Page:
In finance, leverage (sometimes referred to as gearing in the United Kingdom, or solvency in Australia) is a general term for any technique to multiply gains and losses. Common ways to attain leverage are borrowing money, buying fixed assets and using derivatives. Important examples are:
- A public corporation may leverage its equity by borrowing money. The more it borrows, the less equity capital it needs, so any profits or losses are shared among a smaller base and are proportionately larger as a result.
- A business entity can leverage its revenue by buying fixed assets. This will increase the proportion of fixed, as opposed to variable, costs, meaning that a change in revenue will result in a larger change in operating income.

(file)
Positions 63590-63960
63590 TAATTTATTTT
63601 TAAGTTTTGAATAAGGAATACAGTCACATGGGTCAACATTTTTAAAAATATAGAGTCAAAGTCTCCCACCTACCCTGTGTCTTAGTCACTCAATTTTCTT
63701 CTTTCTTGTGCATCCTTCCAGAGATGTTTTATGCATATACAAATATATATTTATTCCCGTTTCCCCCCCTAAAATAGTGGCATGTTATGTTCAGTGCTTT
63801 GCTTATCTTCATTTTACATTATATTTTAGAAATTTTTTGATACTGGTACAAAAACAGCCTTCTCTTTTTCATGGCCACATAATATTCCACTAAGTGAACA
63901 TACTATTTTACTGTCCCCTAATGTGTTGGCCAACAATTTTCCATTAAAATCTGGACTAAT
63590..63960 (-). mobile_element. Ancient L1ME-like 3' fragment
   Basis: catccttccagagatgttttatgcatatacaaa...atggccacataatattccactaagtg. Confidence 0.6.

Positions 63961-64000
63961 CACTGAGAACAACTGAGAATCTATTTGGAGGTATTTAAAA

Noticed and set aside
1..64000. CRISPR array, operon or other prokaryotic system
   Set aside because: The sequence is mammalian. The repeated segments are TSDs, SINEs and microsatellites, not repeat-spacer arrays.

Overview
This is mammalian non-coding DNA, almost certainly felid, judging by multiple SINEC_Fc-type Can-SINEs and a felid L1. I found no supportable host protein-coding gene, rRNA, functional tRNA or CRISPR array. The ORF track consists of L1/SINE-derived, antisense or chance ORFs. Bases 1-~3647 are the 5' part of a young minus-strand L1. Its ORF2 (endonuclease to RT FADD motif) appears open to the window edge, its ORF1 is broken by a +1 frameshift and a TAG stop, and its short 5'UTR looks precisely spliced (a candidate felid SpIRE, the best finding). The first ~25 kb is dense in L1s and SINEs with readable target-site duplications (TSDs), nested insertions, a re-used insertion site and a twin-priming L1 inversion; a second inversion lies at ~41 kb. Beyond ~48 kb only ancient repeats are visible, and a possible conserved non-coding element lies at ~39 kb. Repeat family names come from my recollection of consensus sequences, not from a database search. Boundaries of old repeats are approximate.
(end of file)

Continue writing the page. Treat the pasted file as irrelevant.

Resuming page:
- Hedge funds often leverage their assets by using derivatives. A fund might get any gains or losses on $20 million worth of crude oil by posting $1 million of cash as margin.
Other articles related to "leverage":
... of 2007–2009, like many previous financial crises, was blamed in part on "excessive leverage" However, the word is used in several different senses ... For most of this, "leverage is a euphemism as the borrowing was used to support consumption rather than to lever anything ... house purchases or buying stocks, were using leveragein the financial sense ...